the sheep are boiled and then minced. This is mixed with beef suet and lightly
toasted oatmeal. This mixture is placed inside the sheep's stomach, which is sewn
closed. The resulting haggis is traditionally cooked by further boiling (for up to
three hours) although the part-cooked haggis can be cooked in the oven which
prevents the risk of bursting and spoiling.

Perhaps the best known maker of haggis is the Edinburgh company of Charles MacSween & Son (now relocated to out of the
city). Their haggis is widely available in the U.K. and they will happily ship it overseas, although note that the strict
agriculture regulations preclude importing haggis into the U.S.
MacSweens also make a vegetarian "haggis", which is actually quite tasty, even though the only ingredient it has in common
with the real thing is the oatmeal!

Scotch Pies
A round crusty pastry pie, approximately 10cm (4") in size. Made without using a pie tin, these
self-contained pies are filled with minced meat, although the much of the meat is often
replaced with offal. The tradition is that this meat is mutton, although in modern times beef is
almost always used. A variation of the theme may contain onion in addition to the beef.
Differentiating between the ordinary pie and the onion variety was tradiationally made easier
by the number of holes in the top; one for plain, two for onion. This distinction is sometimes
also used for Forfar bridies.
Perhaps the best known maker was Wallace's Pie Shop in Dundee.
Porridge
A simple dish, made of boiled oatmeal. It needs to be boiled slowly and stirred continuously with the traditional spirtle - a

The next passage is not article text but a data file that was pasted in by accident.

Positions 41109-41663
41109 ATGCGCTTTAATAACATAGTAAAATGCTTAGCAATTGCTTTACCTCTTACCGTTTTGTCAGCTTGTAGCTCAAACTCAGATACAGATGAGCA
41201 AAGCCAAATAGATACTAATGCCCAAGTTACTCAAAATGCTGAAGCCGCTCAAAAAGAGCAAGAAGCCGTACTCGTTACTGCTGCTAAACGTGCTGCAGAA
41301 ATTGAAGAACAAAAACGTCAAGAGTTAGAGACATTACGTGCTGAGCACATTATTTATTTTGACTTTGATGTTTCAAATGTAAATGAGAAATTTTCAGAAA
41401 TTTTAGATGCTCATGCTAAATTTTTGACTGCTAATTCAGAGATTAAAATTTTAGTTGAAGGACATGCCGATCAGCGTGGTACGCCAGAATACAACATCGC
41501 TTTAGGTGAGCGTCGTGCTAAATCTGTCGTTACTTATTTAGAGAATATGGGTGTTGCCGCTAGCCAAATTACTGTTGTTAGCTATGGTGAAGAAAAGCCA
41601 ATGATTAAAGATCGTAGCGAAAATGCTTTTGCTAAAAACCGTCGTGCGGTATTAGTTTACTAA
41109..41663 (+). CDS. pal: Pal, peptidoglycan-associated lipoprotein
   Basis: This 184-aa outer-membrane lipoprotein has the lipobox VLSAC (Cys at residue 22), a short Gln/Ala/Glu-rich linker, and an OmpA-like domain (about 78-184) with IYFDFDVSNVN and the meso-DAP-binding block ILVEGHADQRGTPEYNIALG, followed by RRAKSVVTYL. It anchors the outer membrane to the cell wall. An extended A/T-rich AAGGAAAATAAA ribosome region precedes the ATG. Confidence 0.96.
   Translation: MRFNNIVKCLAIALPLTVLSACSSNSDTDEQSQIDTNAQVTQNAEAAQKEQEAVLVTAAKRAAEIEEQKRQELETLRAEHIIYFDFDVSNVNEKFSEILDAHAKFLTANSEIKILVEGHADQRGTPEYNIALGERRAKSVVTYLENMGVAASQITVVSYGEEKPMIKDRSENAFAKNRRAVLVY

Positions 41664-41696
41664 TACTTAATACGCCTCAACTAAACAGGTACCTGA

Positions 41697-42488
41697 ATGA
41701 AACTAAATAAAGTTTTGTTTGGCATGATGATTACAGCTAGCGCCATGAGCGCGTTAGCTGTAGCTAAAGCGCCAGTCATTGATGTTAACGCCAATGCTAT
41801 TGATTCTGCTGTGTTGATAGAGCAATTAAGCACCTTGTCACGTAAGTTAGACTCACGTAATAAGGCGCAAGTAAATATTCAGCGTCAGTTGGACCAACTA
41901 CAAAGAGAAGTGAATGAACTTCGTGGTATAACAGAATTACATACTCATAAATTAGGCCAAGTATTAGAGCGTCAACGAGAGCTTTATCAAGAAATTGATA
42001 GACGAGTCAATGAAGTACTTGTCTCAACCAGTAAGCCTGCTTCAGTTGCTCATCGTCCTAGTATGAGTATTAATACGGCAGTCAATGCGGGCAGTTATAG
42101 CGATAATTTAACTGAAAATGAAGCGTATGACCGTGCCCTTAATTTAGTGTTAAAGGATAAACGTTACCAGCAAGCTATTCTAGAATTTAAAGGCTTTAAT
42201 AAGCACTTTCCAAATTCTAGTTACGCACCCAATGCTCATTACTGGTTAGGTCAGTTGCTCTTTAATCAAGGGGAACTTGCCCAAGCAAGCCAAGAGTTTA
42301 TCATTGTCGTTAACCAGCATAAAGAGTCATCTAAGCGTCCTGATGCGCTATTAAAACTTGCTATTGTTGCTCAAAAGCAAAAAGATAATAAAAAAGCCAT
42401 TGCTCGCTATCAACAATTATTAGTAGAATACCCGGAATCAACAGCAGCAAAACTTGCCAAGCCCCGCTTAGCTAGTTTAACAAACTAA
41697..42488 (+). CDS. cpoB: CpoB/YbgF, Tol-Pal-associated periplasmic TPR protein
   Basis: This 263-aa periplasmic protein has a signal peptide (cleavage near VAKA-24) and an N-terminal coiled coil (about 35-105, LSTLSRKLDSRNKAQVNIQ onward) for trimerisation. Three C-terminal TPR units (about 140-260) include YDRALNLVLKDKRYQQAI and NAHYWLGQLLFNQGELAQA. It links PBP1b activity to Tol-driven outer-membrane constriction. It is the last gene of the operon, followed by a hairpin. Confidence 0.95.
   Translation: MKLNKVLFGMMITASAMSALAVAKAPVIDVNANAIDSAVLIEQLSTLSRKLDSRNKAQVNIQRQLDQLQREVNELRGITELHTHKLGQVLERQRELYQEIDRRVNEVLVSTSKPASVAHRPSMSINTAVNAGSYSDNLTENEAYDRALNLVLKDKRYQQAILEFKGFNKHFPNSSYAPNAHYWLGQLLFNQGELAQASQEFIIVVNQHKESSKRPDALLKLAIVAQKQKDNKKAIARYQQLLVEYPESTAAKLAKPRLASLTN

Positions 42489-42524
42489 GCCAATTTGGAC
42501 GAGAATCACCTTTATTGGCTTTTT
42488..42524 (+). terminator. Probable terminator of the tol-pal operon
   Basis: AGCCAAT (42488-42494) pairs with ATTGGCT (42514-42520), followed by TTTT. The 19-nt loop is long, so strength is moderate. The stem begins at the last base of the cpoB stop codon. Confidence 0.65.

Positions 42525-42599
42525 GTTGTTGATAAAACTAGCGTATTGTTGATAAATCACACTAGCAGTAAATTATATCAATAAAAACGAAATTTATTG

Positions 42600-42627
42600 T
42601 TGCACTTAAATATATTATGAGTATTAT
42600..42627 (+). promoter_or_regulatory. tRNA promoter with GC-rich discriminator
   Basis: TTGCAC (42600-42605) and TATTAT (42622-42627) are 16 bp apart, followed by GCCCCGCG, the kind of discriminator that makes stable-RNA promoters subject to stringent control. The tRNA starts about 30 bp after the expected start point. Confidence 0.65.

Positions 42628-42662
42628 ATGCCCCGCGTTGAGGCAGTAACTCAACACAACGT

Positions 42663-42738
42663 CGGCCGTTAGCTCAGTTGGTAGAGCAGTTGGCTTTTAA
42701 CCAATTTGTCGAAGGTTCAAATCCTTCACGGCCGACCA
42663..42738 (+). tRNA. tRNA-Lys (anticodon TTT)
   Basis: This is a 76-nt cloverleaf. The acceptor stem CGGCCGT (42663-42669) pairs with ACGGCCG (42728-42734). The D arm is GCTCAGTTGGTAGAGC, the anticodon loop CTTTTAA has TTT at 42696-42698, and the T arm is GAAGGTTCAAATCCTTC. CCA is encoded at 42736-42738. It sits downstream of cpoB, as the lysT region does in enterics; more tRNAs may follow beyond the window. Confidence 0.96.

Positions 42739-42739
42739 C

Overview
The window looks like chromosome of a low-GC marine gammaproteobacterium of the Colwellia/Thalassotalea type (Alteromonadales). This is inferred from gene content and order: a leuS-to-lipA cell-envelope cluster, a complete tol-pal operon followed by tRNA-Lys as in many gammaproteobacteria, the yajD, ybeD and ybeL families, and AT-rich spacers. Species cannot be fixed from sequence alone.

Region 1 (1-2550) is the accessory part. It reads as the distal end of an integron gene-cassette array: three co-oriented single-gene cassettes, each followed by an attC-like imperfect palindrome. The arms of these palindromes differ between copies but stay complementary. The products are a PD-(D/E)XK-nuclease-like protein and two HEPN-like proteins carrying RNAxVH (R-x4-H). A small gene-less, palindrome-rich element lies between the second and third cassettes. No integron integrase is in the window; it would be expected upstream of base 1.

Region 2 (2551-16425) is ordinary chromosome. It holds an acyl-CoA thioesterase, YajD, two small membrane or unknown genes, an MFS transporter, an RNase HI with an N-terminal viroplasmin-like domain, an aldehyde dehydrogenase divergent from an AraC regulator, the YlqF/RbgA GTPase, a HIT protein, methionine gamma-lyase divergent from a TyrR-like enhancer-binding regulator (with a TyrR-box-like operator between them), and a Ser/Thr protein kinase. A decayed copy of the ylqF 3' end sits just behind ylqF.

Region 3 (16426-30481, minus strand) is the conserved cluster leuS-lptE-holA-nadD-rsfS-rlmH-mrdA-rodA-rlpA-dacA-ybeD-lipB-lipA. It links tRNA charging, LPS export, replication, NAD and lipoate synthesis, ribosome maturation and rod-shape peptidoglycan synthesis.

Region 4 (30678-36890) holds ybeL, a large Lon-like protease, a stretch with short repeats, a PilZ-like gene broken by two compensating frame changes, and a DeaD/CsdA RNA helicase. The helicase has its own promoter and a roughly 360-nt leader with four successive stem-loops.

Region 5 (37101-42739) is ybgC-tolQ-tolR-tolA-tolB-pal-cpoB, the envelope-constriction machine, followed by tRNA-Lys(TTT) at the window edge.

wooden stick which is about 30cm (or 12") long - to avoid the formation of lumps!
Porridge should be thick and wholesome, not thin like gruel. It has remarkable properties
for preventing hunger. Today it is often eaten for breakfast, with the addition of milk, and
a small plate keeps you feeling full until lunchtime.
Traditionally crofters in the Highlands of Scotland would make a large pot of porridge at
the beginning of the week. Once allowed to cool, it would be cut into slices, and the
crofter would places a slice in his pocket eack day for lunch.
Porridge must be cooked with salt to obtain the correct flavour. Those eating porridge
outside Scotland have been know to cook it without salt and indeed eat it with sugar or
even syrup, which is a habit which would turn the stomach of any Scotsman (or Scots-woman).

Stovied Tatties (or Stovies)
Stovies are a potato-based dish, designed to use up left over meat and vegetables.
Several onions should be cut into small pieces and fried in a good amount of beef dripping
(fat from the cooked meat) in a large pot. Scraps of meat and left-over vegetables (usually
carrots and peas) are then added to the frying onions.
Six to eight good sized potatoes are peeled and cut into 3cm (1.5") pieces. Approximately
2.5cm (1") of water is added to the pan containing the fried onion mixture and the potato
pieces are added to this, seasoned with salt and then left to simmer until the potatoes are soft. More water is added only if
the pan is likely to become dry.
The resulting stovies should have the consistency of mashed potatoes, but the potato pieces should still be detectable.
Modern cooks would add a beef stock cube to the mixture prior to simmering.

Australia

Breakfast